Snowdonia was and still is the training ground for many great mountaineers. George Mallory trained there before his fateful attempts on Everest. Then the successful team behind the conquest of Everest by Edmund Hillary and Sherpa Tensing also trained in there. The mountains they practised on are two of my favourites; Snowdon and Tryfan. This post is really a photo essay of some my photographs taken on various trips up into the Welsh mountains.
There are many paths to the Summit of Snowdon. The Llanberis path is probably the tamest, with Tea Rooms spaced at regular intervals. The one just above Llanberis even has an Art Gallery showcasing works by Kyffin Williams, whose prints are much sought after by Welsh Art lovers.
Another popular path is the Miners Track. So named because it was used to access the copper mines from Snowdonia’s industrial past. It passes two lakes Llyn Llidaw and Glaslyn. In all there are eight designated routes to the Summit. The most difficult being via Crib Coch, a narrow knife blade arrete, which has claimed many lives over the years.
Compared to the Alps, Welsh mountains seem tiny. However, even on a July day, the wind chill factor can take temperatures below zero on the summit of Snowdon. Too many people underestimate both the Welsh mountains and the changeability of the weather and pay for it dearly, sometimes with their lives.
The Hafod Eryri Visitor Centre near the summit opened in 2009. Designed to blend in with the mountain and withstand 200 mile per hour winds, it is a welcoming place to take a warm drink, after being chill frozen at the summit Trig Point and Orientation board.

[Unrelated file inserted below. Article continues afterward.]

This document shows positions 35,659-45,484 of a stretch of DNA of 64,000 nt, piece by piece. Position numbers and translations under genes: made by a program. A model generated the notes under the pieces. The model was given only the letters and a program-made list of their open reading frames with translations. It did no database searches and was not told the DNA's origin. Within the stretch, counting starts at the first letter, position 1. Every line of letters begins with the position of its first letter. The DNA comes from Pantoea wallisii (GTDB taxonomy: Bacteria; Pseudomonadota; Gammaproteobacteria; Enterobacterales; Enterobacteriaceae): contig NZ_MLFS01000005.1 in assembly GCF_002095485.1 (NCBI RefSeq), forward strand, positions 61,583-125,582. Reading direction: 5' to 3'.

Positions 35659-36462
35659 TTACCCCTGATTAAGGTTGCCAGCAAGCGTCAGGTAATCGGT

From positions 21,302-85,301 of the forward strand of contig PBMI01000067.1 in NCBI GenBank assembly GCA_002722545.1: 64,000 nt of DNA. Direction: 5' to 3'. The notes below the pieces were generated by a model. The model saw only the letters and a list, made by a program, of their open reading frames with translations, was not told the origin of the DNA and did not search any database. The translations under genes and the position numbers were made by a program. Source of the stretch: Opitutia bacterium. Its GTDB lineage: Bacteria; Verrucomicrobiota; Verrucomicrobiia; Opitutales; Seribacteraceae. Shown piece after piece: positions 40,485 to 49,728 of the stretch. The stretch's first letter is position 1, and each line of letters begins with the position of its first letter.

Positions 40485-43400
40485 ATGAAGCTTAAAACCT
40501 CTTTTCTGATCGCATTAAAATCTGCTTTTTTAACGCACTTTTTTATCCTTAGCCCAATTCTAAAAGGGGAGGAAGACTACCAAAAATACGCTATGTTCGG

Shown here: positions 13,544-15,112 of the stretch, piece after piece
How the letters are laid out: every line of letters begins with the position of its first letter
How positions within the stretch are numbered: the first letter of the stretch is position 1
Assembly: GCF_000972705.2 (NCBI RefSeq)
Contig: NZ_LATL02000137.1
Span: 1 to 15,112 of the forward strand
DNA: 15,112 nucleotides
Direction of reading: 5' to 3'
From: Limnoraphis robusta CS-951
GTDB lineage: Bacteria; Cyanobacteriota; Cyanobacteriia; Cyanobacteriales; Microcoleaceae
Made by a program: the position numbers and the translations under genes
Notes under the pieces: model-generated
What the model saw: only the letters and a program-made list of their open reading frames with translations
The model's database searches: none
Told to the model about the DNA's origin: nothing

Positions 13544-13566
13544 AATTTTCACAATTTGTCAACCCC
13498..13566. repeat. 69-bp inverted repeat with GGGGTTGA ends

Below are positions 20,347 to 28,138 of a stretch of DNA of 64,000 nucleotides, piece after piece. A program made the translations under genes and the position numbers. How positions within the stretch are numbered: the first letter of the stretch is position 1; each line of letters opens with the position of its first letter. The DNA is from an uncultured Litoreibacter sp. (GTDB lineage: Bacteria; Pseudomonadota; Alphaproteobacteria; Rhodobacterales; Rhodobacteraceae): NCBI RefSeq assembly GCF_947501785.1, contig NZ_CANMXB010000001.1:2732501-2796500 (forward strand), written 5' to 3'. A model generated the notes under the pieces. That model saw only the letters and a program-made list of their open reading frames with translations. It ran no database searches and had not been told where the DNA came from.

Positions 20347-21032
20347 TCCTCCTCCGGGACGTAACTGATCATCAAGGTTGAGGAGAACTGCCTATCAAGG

Snowdon offers access to nearly everyone, as the trains of the century old Snowdon Mountain Railway can take visitors to the Hafod Eryri Visitor Centre.
The Welsh weather can occasionally prevent trains from operating on sections exposed to high winds. But thankfully not too often. The train passengers and walkers ensure that Snowdon is the most visited mountain in Britain.
Snowdon is the tallest mountain in Wales, but my favourite is Tryfan. A mountain that seems to be built out of large rocks and boulders. Tryfan is not open to everyone. It is not possible to get to the summit by walking. You need rudimentary climbing skills. The easiest route is classified as a Grade One scramble. However, as with most mountains it becomes a potential death trap when shrouded in rain laden clouds. If you enter “Tryfan death” into a search engine you will soon learn that not respecting this mountain is plain stupid.
Tryfan’s most notable features are the cannon, a protruding rock on the North Face, then at the summit two natural standing stones named Adam and Eve. The two summit stones are often scaled by the purists, who then jump from one to the other. Don’t even try if it is wet, windy or if your sense of balance is not perfect, in fact if you don’t have experience of scrambling it is best not to attempt Tryfan at all. The 1953 Everest team tested their oxygen sets while climbing these piles of rocks.
The feral goat population seem to have less difficulty leaping from rock to rock, but they were born to it, but even they come down the mountain if the rain clouds roll in.
Both mountains can offer visitors a day to remember and if you take all of the right precautions, it will be for the right reasons. Ensure that you plan your climbs in the Welsh Mountains, that the level of difficulty of your planned route matches your skill level, that you have checked the weather forecast, carry a mobile phone, whistle and bivvy bag. Finally let someone know your itinerary and when you expect to return.
Addendum: The Tryfan Cannon photo was taken by Joelle Dubois.